An Official Keynesian Reading of Cap Inflows and Emerging Markets

06-18-09 © eldorado3dWhat is the consequence of an influx of capital upon the economy of an emerging-market nation? With the usual ceteris paribus qualification, does the influx increase or decrease productivity?

We can easily put the puzzle into a form more suited for EM alpha hunters. If you know that money is headed into a particular EM nation, what can you infer?  Is it a good bet? Would you want to go long or short the equities of that nation?

Olivier Blanchard and three other scholars affiliated with the International Monetary Fund have tangled with this question in a recent working paper for the National Bureau of Economic Research.   They have provided what we may provisionally read as official neo-Keynesian reaction.

Two Contrary Hypotheses

H1: The inflow increases the value of the host nation’s currency, reduces its net exports, and in consequence shrinks the economy.

H2. The inflow leads to a credit boom, that is, makes life easier for borrowers, and this leads to an increase in output.

The first hypothesis is part of a broader and elegant theory, or rather a range of theories “along Mundell Fleming lines.” The second hypothesis, though, seems on the fact of it easier to reconcile with observable facts about boom-bust cycles in EM nations.  It is certainly easy to reconcile with the perceptions of policy makers in many such nations.

In the 1960s, Robert Mundell and Marcus Fleming set out a model for small open economies with exchange rates fixed by government policy. Their model purported to show how the money market and the goods market can reach equilibrium only by virtue of adjustments in the exchange rate or by funds flow that has the same effect. The first hypothesis above is part of the workings of this model.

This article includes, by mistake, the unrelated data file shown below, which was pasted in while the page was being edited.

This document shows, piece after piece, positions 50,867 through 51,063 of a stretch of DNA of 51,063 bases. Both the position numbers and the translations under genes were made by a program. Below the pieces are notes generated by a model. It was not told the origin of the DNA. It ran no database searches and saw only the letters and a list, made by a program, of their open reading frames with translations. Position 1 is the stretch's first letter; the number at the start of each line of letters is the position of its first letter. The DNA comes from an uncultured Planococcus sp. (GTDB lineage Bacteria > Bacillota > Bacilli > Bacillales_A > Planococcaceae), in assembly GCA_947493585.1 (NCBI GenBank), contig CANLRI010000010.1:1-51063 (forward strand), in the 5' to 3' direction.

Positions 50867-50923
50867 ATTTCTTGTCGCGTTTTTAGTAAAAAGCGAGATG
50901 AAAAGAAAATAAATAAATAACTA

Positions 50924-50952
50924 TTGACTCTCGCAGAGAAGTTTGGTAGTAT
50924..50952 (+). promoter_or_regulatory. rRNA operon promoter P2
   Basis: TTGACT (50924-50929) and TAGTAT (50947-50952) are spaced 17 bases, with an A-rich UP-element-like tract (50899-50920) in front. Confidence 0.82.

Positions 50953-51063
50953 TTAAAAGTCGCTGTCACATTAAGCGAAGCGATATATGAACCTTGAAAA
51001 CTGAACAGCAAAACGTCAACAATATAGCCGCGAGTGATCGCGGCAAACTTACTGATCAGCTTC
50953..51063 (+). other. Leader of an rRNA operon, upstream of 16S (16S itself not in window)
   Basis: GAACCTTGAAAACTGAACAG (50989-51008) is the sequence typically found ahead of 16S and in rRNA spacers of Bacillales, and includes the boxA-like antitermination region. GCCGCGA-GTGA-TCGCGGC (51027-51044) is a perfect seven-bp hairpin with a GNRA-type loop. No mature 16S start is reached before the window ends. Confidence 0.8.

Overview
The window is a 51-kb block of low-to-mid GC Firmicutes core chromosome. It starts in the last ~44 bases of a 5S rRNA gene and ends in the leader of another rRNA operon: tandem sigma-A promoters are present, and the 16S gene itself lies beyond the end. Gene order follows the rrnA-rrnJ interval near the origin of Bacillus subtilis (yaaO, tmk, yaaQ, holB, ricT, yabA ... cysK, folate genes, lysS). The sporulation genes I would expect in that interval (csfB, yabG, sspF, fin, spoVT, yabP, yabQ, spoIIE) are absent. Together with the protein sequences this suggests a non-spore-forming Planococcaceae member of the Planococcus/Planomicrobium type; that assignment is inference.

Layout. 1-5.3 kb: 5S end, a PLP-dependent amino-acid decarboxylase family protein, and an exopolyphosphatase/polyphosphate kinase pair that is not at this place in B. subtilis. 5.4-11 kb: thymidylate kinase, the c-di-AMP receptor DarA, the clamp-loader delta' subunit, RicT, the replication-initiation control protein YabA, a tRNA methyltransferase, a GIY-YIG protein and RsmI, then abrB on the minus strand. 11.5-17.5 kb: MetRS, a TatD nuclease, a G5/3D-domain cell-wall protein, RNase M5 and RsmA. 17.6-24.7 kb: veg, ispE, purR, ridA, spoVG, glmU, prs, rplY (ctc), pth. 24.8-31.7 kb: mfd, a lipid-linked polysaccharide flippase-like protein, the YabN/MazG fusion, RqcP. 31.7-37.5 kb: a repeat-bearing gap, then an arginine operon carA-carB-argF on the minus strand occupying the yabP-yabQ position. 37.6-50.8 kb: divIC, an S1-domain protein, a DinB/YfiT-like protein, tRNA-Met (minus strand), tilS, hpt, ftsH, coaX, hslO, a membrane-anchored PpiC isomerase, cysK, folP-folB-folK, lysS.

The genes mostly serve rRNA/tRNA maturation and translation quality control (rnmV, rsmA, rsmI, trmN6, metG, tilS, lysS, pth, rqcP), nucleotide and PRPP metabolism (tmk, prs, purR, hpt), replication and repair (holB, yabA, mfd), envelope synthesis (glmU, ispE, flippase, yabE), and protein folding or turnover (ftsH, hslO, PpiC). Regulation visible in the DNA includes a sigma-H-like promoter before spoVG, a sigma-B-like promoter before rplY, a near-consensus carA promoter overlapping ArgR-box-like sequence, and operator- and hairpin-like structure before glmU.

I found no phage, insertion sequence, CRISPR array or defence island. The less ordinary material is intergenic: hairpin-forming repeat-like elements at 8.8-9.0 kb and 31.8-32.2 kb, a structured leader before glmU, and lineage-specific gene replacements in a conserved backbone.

When facts run counter to a theory, there is always the option of simply discarding the theory. But if the theory has other attractions, there is another option: re-examining it to see how much of it can be saved, rendered compatible with the troubling facts, with some minimum of re-interpretation.

Blanchard et al. go the latter route.

These authors make a simple distinction, allowing in their post-Keynesian and post-Mundell model for two sorts of assets: bonds and everything else. With regard to the model for bonds, the inflow of funds will have a “contractionary” effect.  Bonds are assets whose rate of return is directly controlled by monetary policy. The non-bond assets are very imperfect substitutes for bonds, so the contractionary effect of an influx there does not have a lot of spillover into the non-bond realm.

Their model also includes a single class of foreign assets, called for convenience “foreign bonds.” This is an imperfect substitute for either of the two sorts of domestic asset.

The gist of the new (or modified old) model is to show how non-bond inflows, “because they decrease the cost of credit for a given policy rate, are more likely than bond flows to lead to an increase rather than a decrease in output.” All this leaves Mundell Fleming undisturbed in regards to the realm of bond assets. More important, and in answer to our own alpha-hunter paraphrase of their initial question: if you, dear hunter, know that there is about to be a net increase in lending from the rest of the world to the non-financial part of an economy, you might ceteris paribus want to take a long position on that country’s equities, betting on the expansion.

Who Are The Authors?

Blanchard has just stepped down as the chief economist of the International Monetary Fund, a post he has held since 2008.  Each of his co-authors is likewise affiliated with the Research Department of the International Monetary Fund.  They are: Jonathan Ostry, Atish Ghosh, and Marcos Chamon.

The article might be understood as a parting shot from Blanchard, one of the most cited economists in the world, according to the Economist Ratings at IDEAS.



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